Some guy’s friend gets killed by a drunk driver and he decides to do something about it. He starts a service to keep drunks off the road by offering free rides home. It turns out that Quincy, Illinois, is well stocked with semi-responsible drunks, so “business” booms. He adds another car to the service, and eventually a bus. Local taxi companies are not amused.
The cab company complained loud enough that the Quincy City Council changed its taxi and limousine ordinance to remove the words “for hire” from its definitions and thus eliminate the loophole Schoenakase was operating under. Following the change, Jonathan applied for a license and the Chief of Police was supposedly about to approve it, but withdrew and said Schoenakase needed to clear up some legal issues.
When you’re charging for something and someone else figures out a way to offer it for free, normally you’re SOL. Unless, of course, you happen to be operating in a regulated industry with licensing requirements—and you happen to have the ear of the city council and/or the chief of police. Then there’s another, more appealing alternative: You can make the competition illegal.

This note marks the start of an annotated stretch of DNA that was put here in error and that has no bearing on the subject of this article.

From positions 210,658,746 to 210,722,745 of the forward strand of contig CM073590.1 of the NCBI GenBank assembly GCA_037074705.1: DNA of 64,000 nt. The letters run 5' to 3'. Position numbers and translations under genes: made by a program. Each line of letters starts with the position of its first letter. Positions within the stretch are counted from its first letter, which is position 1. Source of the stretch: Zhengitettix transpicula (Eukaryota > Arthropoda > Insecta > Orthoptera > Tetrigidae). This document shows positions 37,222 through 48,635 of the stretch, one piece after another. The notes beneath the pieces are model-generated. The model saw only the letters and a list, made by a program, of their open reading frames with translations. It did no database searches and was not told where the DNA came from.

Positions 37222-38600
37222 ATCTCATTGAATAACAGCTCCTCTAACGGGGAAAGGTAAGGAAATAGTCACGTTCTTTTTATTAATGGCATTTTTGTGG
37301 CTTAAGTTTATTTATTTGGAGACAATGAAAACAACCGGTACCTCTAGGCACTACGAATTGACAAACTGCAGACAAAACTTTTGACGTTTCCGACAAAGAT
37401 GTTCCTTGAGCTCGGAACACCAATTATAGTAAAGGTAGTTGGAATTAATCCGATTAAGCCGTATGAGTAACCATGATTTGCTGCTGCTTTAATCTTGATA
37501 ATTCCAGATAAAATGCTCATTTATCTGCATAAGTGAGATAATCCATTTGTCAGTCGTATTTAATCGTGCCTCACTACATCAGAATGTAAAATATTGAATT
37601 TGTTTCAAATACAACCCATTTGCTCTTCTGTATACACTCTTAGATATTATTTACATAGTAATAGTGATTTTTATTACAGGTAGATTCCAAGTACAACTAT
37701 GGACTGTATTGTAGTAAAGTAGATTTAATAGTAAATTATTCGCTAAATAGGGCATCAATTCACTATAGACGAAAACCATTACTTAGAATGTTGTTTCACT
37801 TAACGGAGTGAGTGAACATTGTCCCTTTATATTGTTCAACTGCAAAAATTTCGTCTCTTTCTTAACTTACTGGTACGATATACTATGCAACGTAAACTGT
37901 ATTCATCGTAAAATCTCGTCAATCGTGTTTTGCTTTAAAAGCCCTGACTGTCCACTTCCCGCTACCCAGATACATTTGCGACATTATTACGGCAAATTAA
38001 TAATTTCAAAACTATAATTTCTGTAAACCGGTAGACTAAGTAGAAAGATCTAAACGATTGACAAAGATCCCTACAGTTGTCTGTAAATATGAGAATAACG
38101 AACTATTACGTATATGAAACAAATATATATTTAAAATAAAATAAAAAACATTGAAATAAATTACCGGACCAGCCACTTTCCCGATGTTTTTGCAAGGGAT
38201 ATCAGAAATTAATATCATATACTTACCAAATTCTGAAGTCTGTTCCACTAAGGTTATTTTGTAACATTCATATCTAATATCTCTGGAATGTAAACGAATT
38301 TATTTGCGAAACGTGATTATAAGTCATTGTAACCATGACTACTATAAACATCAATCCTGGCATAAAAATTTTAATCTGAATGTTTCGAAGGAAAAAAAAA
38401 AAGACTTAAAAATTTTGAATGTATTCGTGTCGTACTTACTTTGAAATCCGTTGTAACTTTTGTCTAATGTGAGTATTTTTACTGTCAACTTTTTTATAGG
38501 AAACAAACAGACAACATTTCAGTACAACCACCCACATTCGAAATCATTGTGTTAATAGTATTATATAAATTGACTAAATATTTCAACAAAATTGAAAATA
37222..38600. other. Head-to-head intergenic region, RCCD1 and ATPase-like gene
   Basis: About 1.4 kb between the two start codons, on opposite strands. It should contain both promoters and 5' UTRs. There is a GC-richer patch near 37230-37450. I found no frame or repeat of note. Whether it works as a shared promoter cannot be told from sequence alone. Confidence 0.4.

Hero guy Jonathon Schoenakase has been arrested twice in “sting operations,” all for the want of a $10 license.
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